By Eduardo Gonzales, MD
My 70-year-old father developed shaking of the hands. We took him to a neurologist who diagnosed him as having Parkinson’s disease. We were told by the neurologist that the cause of this disease is unknown. Is this true? What is this disease all about?—firstname.lastname@example.org
Parkinson’s disease (PD) is a chronic and slowly progressive movement disorder, which means symptoms persist and worsen over time. The disease is named after Dr. James Parkinson, a British physician who described its symptoms in 1817.
Parkinson’s disease usually starts after age 50, is more common in men than in women, and affects about one percent of people who are above 65. It usually initially manifests, as in the case of your father, as a tremor or trembling of the hand at rest, which disappears when the hand is moved purposely. Other signs and symptoms include difficulty in walking, lack of facial expression, stiffness, slow movement, postural instability, as well as a wide range of non-movement symptoms such as depression, loss of sense of smell, gastric problems, cognitive changes, and many others.
The underlying cause of Parkinson’s disease is the death or malfunction of the nerve cells (neurons) in the brain that produce dopamine, a chemical that controls movement and coordination.
Parkinson’s Disease vs. Parkinsonism
Parkinson’s disease should be distinguished from Parkinsonism, which is a general term that refers to a group of neurological disorders whose signs and symptoms are similar to those of Parkinson’s. Parkinson’s disease is simply the most common form of Parkinsonism. It is the type of Parkinsonism where the cause of the degeneration of the nerve cells is still unknown. Parkinson’s disease tends to run in some families but genetics does not seem to play a major role in its development.
The other forms of Parkinsonism, which are sometimes called atypical Parkinson’s diseases, can be the aftermath of a stroke, brain tumor, encephalitis and meningitis, intake of certain drugs and toxins, other degenerative diseases of the brain, and head trauma as in case of repeated injuries sustained by boxers. In a typical Parkinson’s disease, the loss of neurons is more far-reaching. Thus, patients tend to progress more rapidly. They also do not respond or respond only for a short time to the standard drug treatment for Parkinson’s disease.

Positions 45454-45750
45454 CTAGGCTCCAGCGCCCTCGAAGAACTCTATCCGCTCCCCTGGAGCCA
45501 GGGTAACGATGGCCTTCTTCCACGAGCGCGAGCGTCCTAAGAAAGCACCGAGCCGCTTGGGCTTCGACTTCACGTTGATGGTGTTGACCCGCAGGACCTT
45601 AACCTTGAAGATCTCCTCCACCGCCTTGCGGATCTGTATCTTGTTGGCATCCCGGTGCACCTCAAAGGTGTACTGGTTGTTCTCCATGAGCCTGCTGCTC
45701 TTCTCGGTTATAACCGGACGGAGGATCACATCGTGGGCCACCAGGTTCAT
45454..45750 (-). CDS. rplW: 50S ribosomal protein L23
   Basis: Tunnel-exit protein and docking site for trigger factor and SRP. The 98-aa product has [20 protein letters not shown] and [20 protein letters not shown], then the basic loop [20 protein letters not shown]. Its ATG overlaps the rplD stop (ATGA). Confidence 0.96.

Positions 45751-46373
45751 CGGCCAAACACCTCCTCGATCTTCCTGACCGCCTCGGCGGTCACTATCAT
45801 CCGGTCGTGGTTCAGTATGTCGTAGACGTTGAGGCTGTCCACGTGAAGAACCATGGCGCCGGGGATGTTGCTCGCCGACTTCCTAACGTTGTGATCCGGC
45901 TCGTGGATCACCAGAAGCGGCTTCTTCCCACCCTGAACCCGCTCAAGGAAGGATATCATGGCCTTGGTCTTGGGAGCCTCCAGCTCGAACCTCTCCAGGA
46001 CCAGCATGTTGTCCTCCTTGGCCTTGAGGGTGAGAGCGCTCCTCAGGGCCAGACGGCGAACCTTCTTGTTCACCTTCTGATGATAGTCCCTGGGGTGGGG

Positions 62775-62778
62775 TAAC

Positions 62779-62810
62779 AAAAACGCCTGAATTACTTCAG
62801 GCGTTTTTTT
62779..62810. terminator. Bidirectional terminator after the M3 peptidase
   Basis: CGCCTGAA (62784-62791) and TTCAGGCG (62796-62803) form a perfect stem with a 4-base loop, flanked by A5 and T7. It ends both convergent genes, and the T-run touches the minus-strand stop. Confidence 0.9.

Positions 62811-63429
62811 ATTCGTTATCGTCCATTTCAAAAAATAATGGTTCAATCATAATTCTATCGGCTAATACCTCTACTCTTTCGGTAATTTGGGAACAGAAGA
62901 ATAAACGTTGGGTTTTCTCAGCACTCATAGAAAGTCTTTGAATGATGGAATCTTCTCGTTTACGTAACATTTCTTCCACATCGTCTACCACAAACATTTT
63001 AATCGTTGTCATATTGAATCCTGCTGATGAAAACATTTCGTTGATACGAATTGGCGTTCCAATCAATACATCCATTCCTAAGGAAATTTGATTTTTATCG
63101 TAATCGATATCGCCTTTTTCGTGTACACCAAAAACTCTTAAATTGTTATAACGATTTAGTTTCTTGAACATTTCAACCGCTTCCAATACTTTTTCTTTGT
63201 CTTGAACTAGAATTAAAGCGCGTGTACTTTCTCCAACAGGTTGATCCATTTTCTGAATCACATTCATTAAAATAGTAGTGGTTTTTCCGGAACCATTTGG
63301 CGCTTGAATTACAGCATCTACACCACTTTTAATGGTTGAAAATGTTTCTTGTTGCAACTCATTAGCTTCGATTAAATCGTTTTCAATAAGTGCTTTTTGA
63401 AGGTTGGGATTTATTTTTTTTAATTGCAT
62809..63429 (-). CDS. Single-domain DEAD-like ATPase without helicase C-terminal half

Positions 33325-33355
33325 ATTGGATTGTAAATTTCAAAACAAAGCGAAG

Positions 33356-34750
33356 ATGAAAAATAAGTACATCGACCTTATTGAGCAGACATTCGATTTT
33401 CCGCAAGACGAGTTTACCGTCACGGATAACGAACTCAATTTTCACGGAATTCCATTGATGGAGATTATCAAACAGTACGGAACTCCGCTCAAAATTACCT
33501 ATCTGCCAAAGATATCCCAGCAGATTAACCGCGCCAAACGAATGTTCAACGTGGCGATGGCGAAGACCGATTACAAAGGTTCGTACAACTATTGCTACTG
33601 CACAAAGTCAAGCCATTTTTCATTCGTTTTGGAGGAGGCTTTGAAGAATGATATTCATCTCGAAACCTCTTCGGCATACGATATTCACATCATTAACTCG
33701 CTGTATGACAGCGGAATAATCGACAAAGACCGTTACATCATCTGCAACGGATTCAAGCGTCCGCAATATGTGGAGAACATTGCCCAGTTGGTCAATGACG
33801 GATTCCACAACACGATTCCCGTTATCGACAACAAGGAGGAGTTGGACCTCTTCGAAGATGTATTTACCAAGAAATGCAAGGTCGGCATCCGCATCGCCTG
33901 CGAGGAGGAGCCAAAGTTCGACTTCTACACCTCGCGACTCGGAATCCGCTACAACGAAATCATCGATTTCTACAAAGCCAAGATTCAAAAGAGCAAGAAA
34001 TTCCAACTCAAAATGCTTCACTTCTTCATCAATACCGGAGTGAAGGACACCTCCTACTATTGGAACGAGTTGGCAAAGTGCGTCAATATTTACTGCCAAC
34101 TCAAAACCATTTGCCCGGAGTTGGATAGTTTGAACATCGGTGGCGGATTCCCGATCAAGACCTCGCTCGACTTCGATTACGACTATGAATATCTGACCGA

How PD is diagnosed
Diagnosis of Parkinson’s disease is based on history and signs and symptoms as there are no laboratory tests or imaging modalities that are confirmatory of the disease. Often, laboratory exams are performed simply to rule out other possible causes of the symptoms.
Course of Parkinson’s Disease
The evolution and ultimate outcome of PD varies. In some patients, the disease progresses slowly. In others, however, the symptoms evolve very fast.
PD itself is not fatal, but people with the illness have reduced life expectancy. As the disease progresses, the shaking or tremor begins to interfere with daily activities. Later, walking, talking or doing simple tasks becomes very tedious. As symptoms get worse, additional ones may arise such as depression, sleep problems, or difficulty in chewing and swallowing. Untreated, individuals lose independent ambulation after an average of eight years and become bedridden after 10 years. Terminally, they are not able to perform daily tasks even with assistance and become completely dependent on caregivers.
Treatment for PD
There is no cure for Parkinson’s disease, but medicines can help control its symptoms. The three main types of medication used are levodopa, dopamine agonists, and monoamine oxidase-B inhibitors. In some cases, surgery called deep brain stimulation may be appropriate.
Other supportive treatments for both Parkinson’s disease and Parkinsonisms include physical, occupational, and speech therapy.
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